World Heart Day 2023: Coronary Artery Disease on rise among young population; early intervention, lifestyle change can ease burden
Studies suggest that a large chunk of Chandigarh’s population is prone to a sedentary lifestyle, which is one of the leading causes of poor cardiovascular health in India.
Chandigarh, September 29, 2023: Studies suggest that a large chunk of Chandigarh’s population is prone to a sedentary lifestyle, which is one of the leading causes of poor cardiovascular health in India.
According to studies conducted by PGIMER, Chandigarh, about 63 per cent men and 83 per cent women in Chandigarh lead a sedentary lifestyle. The UT has also seen a spate in cases of heart attack and cardiac arrests leading to mortality, which tends to further shoot up in winter months.
If we extrapolate from the crude death data, in Chandigarh alone, CVD accounts for approximately 1.1 deaths per thousand population in a year.
Keeping this in mind, doctors sought to shed light on the importance of cardiovascular health and the critical need for early detection and prevention of heart diseases on ‘World Heart Day’.
Risk factors that affect the young
The primary risk factors that predispose individuals to heart diseases are lifestyle disorders, including high cholesterol, hypertension (high blood pressure), diabetes, and obesity, among others. Sedentary lifestyle and poor dietary choices further add to the risks.
Additionally, a hectic lifestyle, congenital disorders, or a family history of heart issues can increase the risk of developing cardiac problems.
Coronary Artery Disease
Out of the number of heart ailments, one of the diseases that is being increasingly seen among youngsters is Coronary Artery Disease (CAD). According to a 2016 study published in Journal of Clinical & Diagnostic Research, CAD occurs at a younger age in Indians as compared to the rest of the world, with over 50 per cent of CAD mortality occurring in individuals aged less than 50 years.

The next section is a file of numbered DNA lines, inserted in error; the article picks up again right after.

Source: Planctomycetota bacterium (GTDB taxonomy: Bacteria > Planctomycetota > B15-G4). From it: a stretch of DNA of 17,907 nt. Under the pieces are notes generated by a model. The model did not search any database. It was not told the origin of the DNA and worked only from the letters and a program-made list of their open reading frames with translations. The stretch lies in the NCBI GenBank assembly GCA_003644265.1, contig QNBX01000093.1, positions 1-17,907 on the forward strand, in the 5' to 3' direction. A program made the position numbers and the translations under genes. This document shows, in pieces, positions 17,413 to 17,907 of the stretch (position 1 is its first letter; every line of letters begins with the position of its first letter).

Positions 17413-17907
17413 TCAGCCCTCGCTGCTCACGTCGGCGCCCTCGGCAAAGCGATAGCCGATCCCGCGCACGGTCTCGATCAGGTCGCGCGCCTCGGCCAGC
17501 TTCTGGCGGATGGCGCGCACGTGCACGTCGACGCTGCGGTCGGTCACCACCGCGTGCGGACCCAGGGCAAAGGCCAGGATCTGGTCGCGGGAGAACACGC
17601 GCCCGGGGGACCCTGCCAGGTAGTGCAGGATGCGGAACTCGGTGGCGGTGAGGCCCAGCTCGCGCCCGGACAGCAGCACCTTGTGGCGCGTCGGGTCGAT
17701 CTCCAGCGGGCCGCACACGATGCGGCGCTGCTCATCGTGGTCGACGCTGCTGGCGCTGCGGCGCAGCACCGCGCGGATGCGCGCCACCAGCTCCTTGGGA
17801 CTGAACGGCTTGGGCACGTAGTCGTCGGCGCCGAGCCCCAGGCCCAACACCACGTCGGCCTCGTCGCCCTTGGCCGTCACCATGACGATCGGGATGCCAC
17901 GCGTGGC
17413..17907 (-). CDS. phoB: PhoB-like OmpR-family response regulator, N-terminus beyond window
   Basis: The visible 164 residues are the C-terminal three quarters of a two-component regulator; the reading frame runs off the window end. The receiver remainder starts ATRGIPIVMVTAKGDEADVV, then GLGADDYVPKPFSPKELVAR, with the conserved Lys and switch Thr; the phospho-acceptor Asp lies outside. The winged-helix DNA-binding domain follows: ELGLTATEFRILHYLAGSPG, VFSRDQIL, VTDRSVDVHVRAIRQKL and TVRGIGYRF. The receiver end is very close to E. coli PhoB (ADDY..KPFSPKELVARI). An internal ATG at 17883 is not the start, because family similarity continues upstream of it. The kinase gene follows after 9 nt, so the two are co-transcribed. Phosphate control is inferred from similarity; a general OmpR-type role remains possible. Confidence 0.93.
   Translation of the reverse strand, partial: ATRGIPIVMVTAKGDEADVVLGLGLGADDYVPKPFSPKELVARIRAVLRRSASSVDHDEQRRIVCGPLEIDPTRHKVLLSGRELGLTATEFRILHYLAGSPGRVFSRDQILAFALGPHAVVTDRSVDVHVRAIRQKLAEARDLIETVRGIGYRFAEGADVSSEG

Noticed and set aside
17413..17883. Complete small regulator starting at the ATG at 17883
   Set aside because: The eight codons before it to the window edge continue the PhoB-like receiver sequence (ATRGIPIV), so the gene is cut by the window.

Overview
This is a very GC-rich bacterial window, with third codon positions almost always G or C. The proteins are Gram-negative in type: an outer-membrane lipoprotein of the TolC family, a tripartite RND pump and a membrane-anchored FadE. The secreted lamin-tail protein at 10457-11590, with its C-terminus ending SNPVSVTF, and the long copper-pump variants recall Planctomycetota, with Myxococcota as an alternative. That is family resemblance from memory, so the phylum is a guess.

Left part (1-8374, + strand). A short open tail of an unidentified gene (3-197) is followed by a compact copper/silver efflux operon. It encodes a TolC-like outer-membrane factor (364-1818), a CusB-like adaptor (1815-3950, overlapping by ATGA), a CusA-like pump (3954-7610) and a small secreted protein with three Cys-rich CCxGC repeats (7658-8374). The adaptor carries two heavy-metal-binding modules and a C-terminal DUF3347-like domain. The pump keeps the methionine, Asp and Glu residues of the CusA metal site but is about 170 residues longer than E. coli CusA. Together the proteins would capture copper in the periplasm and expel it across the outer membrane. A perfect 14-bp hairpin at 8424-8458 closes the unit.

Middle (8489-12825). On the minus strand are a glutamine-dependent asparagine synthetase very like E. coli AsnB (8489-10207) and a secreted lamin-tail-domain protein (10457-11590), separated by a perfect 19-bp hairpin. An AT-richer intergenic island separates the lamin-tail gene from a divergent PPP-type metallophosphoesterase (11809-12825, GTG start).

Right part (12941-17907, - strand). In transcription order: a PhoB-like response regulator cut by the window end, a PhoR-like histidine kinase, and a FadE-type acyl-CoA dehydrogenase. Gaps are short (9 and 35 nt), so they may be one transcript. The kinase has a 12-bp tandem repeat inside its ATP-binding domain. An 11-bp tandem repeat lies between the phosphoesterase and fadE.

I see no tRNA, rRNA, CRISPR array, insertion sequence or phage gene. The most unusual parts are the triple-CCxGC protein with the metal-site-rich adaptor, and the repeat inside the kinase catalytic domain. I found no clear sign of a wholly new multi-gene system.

Dr. Dr Puneet K. Verma Director & Chief Interventional & Structural Heart Specialist at ACE Heart & Vascular Institute, Mohali, said “Lifestyle modifications, regular exercise, and routine heart health check-ups are essential in mitigating CAD risks. The preferred treatment option for CAD is stent placement via coronary angioplasty, a minimally invasive procedure that opens clogged heart arteries. Today with the availability of bioresorbable stents, treatment outcomes have improved.”
Another heart disease that has been gaining more attention across India over the years is aortic stenosis. Aortic stenosis is a condition where the heart valve controlling blood flow weakens or narrows. It demands special attention. Symptoms include shortness of breath, chest pain, fatigue, and dizziness. Left untreated, it can lead to severe complications.
Dr. Rajat Datta, a former Surgical Vice Admiral, now serving as the Director of Interventional Cardiology at Ojas Hospital, Panchkula, a unit of Alchemist Hospitals Ltd., stated, “To combat aortic stenosis, medical professionals have embraced Transcatheter Aortic Valve Replacement (TAVR), a minimally invasive procedure that results in less pain and a faster recovery process. TAVR/TAVI often allows for shorter hospital stays, reducing the burden on patients and improving their quality of life.”
Embracing the latest technology
India's heart care landscape has witnessed substantial technical advancements, offering hope to patients with coronary artery disease and aortic stenosis. Early detection and timely interventions play a critical role in safeguarding heart health. Therefore, increasing awareness is important; as is treatment.